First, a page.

Quick Writing Update
I’m busy working away on my non-fiction book on Guinevere – three research books away from writing. I’m going to try to do my own cover and format that myself. Right now I’m thinking a summer release. I’m also researching for Mistress of Legend. I already have some great new ideas on how to improve the draft I have. I’ll probably be writing on that one in late February. I’ll get back to more book-related blog posts around that time.
I’ve also decided to take a break from social media (Facebook and Twitter) for a while. It’s just not fun right now with all the political stuff. I’ll still be on my FB author page, Instagram and Pinterest, if you want to interact. If nothing else, this will give me more time to read/write.
On to the Blog
This week’s blog challenge is “Sorry, Editor! My Common Writing Mistakes.” No one is perfect (even though I like to think I am). No matter how hard I try, there are some mistakes that I make over and over again. My poor editor and proofreader are probably so sick of them. To compile this list, I went back and looked at previous edits to see what they pointed out.
- Comma splice – This is by far my most frequent offense. My proofreader is probably sick of writing “Comma splice. Em dash or ellipsis recommended if you want to pause for effect.” Here’s an example of a line I did wrong: “We didn’t have much experience seeking out the spirits; usually they came to us, and privately at that.” It should be “usually they came to us – and privately at that.” I seem to think commas are enough of a pause when they don’t really function the way I think they do in these cases.
- “Was” phrases – Because I write in past tense, I have a tendency to say things like “I was walking to the door when it suddenly opened from the other side.” Many times that can be better phrased as “I walked to the door…” The “was” makes the sentence more passive. I have to break myself of that habit.
- Forgetting “had” – Again, because I write in past tense, I sometimes forget that when you are talking about the past in a past-tense book, you need to use “had” to indicate the action took place in the past. For example: “My suggestion of a theme had come at the end of a long brainstorming session…” My tendency is to want to write “My suggestion for a theme came at the end…”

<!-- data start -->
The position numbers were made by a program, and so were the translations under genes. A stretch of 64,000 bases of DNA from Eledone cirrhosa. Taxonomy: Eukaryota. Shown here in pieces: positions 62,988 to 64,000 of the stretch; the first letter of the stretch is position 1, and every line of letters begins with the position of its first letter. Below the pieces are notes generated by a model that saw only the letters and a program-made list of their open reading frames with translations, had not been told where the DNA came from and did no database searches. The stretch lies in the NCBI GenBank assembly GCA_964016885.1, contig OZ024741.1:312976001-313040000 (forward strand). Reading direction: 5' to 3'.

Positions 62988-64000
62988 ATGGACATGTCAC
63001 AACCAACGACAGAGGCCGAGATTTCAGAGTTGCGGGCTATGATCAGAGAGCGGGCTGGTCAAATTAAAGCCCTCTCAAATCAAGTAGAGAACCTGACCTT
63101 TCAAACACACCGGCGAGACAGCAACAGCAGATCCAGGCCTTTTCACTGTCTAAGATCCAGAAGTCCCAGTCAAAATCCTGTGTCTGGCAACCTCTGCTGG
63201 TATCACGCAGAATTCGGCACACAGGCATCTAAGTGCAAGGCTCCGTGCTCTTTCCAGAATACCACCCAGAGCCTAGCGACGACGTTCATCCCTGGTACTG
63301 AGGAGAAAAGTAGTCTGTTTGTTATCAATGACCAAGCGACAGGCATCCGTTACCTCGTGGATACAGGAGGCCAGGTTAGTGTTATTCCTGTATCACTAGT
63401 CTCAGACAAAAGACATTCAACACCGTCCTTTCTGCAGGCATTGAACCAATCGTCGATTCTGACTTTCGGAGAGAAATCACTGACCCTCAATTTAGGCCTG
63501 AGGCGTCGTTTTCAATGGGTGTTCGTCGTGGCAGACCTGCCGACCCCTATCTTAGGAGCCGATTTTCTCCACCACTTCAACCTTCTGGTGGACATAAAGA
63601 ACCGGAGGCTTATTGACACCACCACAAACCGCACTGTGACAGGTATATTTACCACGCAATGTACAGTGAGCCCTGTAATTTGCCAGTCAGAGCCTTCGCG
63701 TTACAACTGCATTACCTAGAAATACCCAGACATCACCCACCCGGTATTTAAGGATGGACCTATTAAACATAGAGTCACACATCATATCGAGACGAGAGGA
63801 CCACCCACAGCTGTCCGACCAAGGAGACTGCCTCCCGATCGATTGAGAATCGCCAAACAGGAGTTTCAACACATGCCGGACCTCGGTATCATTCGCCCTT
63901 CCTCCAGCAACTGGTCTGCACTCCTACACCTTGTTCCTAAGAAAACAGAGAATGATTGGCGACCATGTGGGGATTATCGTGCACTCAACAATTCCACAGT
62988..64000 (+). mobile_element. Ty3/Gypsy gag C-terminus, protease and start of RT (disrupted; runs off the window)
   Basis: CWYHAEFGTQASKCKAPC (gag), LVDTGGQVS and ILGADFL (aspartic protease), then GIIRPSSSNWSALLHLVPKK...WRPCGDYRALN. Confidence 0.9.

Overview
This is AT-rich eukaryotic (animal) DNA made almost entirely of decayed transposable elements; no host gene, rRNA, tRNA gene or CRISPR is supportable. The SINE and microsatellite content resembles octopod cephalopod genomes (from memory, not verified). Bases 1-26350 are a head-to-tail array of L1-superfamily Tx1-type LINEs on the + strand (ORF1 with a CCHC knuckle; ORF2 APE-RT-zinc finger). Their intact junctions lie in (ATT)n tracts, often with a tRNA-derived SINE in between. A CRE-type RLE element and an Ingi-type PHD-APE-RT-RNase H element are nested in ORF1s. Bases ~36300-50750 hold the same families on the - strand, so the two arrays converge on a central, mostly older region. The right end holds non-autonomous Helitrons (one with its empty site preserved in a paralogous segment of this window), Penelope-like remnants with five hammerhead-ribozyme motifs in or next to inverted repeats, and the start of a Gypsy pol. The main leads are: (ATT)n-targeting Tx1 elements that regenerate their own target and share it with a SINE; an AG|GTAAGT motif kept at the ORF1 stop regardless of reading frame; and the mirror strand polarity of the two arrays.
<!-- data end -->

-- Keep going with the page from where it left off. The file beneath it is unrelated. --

- Redundant phrases – I think a lot of people have problems with this, partly because of the way we speak. It’s common now to say things like “she was just a tiny little thing.” You really don’t need both “tiny” and “little” since they both mean the same thing. My most common mistake here is “sit down on the chair.” Where else are you going to sit, but down? You can sit up, but when you’re talking about being seated, down is the only way you can go, so you don’t really need that word.
- Typos/misspellings – I used to be an okay speller, but as I’ve gotten older and learned to rely on spell check, I’ve gotten bad at it. Part of it is because we don’t always say words the same way they are spelled. Plus, there are some words I have a mental block against, like “convenient.” Typos are more of an early draft thing, but sometimes they make it into the published book. (Eeeeek!) Missing words tend to be most prevalent, I guess because I’ve read it so many times I see it as it is supposed to be rather than how it is. Also, my brain moves faster than my fingers so sometimes not all the words make the transition from mind to keyboard. I seriously love readers who point out the typos they see so I can get them fixed.
Plus, every writer has tics that show up in a book. In Madame Presidentesss, everyone smiled and nodded a lot. In Been Searching for You, people pointed with things a lot – pens, forks, etc. In Daughter of Destiny, I kept emphasising Morgan’s red hair to the point that my editor commented something like, “OMG, she has red hair. We get it.” Whoopsie.
We all write in some form or another, whether it’s in email, social media, blogs, for our jobs or for books. What are some of your bad habits? Please tell me I’m not alone!